Easily Dating Cigar Boxes

A Hyman’s Cigar History Museum Exclusive

© Tony Hyman, All Rights reserved

Minor text change: December 12, 2011

1878 - 1909

        Between 1863 and 1878 dozens of cigar tax stamps had been issued, most of which you’ll never run into. They’re covered in detail elsewhere

        EASY DATING begins with what you will find, the four very similar issues of 1878, 1883, 1898 and 1901.  These four issues are on boxes of the Golden Age. The main difference between the four years of issue is the positioning of the date.




It’s easy to date U.S. cigar boxes because Congress constantly changed tax laws.  Changes often required something to be printed or pasted on a box.  For quickie dating, the three most useful things on a box are:

      [1]  Revenue (tax) stamps   [2]  Caution Notices   [3]  Tax paid notices.


        With a few basic facts about each, you will be able to date most boxes at a glance. Dating means putting the box in the correct historical period, not learning the exact day it left the factory, though that too is sometimes possible.  This is a simple overview.  Each of these topics is detailed elsewhere in Hyman’s Cigar History Museum.


    Whenever possible begin dating with the revenue stamp. The stamp allows you to accurately put a box into one of five historic periods:

        1863-1877  Pre Golden Age

        1878-1909  Golden Age   

        1910-1915  Late Golden Age

        1916-1941  Machine Age

        1942-1959  Post WWII era

    The stamps you are about to see are the most common types. They are very distinct in size, shape and color. With experience, you can tell if a stamp is one of the most common types from across a room. Close up, a small fragment is often enuff to date a box.

        Stamps from 1878 to 1909 are more than 12” long and wrap around a box so as to be visible on all four sides. These were issued in 25, 50 and 100 denominations, each of unique design, the 50 
the most common. Taxes went up and down in 1878, 1883, 1898 and 1901 so those four dates will be found on the otherwise similar stamp. After 1878, Clay is the only portrait to appear on a cigar tax stamp. All stamps from 1878 to 1916 are printed in black ink, on different shades of blue or blue-green paper. It’s not a hard and fast rule, but greener paper tends to be earlier; bluer tends to be later. Golden Age boxes with these wrap-around stamps are usually the most collectible boxes.

A 100 stamp wraps all four sides of this 1881 wooden box.


1910 - 1915

   Stamps from 1910-1915 are black on medium blue, and noticeably thinner and 4 inches shorter. As a result they usually wrap on three sides of a box: front, top and back but not the bottom.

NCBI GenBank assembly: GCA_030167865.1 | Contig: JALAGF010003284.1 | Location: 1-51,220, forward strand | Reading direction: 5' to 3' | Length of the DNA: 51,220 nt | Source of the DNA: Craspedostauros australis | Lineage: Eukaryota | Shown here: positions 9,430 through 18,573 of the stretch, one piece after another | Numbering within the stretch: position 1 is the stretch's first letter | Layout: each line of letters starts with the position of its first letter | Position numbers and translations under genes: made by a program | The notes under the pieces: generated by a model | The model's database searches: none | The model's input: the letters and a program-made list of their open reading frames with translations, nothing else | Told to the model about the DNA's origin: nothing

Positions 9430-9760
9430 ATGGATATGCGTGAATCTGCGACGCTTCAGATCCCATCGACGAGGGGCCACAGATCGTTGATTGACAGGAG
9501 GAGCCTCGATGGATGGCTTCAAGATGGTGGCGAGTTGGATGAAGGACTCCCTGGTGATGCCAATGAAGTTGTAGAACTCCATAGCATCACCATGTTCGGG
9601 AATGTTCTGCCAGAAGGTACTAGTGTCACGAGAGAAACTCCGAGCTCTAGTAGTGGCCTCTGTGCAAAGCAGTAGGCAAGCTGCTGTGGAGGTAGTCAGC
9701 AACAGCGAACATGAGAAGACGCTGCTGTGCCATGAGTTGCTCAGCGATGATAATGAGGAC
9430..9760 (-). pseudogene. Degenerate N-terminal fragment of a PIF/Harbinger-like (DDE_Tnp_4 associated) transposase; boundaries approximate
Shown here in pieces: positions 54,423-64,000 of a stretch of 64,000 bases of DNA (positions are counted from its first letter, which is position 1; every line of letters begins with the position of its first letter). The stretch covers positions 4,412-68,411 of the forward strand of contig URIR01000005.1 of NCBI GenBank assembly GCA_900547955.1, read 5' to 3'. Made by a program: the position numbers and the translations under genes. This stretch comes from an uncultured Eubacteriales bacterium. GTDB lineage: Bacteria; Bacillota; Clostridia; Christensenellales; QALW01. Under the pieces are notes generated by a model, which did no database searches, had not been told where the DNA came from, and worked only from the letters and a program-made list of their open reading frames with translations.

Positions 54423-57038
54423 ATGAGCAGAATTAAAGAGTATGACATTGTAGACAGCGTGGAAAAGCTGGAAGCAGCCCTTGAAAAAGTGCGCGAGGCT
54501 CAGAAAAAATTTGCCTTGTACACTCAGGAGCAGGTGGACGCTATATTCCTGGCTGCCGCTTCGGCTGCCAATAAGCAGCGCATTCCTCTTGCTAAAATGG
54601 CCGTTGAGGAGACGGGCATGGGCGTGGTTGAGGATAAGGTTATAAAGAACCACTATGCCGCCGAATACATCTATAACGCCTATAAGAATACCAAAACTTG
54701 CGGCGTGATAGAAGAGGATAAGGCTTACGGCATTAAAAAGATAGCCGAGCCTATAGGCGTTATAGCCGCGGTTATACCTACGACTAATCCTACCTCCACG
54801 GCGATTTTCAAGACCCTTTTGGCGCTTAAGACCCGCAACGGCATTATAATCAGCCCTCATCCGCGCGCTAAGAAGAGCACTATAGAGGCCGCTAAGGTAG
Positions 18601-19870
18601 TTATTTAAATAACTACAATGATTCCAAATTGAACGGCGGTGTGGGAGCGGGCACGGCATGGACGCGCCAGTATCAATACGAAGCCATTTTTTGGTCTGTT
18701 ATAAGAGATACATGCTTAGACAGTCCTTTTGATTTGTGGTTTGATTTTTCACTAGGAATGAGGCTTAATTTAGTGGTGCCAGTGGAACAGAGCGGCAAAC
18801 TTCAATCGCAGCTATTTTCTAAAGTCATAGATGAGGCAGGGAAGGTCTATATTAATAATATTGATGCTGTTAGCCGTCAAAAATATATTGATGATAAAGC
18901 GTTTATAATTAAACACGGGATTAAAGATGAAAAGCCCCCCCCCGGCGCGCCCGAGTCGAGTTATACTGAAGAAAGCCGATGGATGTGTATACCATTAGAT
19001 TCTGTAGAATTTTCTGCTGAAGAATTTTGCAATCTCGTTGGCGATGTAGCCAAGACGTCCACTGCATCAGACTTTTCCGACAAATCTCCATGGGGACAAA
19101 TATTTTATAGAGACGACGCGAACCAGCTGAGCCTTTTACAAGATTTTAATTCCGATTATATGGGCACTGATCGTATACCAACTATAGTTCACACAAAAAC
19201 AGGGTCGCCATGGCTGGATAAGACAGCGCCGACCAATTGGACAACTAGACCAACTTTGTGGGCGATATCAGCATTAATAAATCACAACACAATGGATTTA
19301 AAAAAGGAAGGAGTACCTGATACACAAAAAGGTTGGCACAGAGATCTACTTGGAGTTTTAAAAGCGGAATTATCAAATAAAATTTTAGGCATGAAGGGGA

Late Golden Age stamps are dated 1909 and 1910 but were

used until stamp design was totally changed again in 1916.

This shows the longer 100 denomination wrapped on three sides of a box.  This distinctive stamp was used for only five years so is a big help in dating.  Remember, clues in this chapter are clues to quick dating only. For detail see elsewhere.

The orange stamp is a private issue and of questionable help.


1916 - 1942

         Stamps changed radically in 1916.  Only 4± inches long and no portrait. All denominations the same size. Also new is five colors of ink representing five different retail price and tax classes of cigars.  Nickel cigars were Class A and printed orange on blue. Class C was a dime cigar.

        These stamps wrap only on the top and front of a box and are easily recognized. When you see one, think 1920’s or 1930’s.  Dates change in 1916. 1917, and 1926.  If the stamp has a series number after the 1926 date like the one illustrated, the stamp dates after 1931.  Add the last two numbers of the Series to 1930 and you’ll know the date. This one is 1933. The red hand cancellation reads 1933 as well. Cancellations can be a good date clue, but are not always accurate.



        After 1917 a Tax Class Notice is required to be on the front or bottom of every box for the next 50 years. There’s no easier way to tell at a glance whether a box is before 1917 or after 1917. Golden Age boxes don’t have tax paid notices. Machine age (1917-1959) boxes do.  Modern (after 1960) boxes don’t.

        if a tax class notice is pasted on and does not mention the price of the cigars, it dates 1917-1919. If the tax class notice is printed on and gives a range of selling prices, it dates 1919-1959.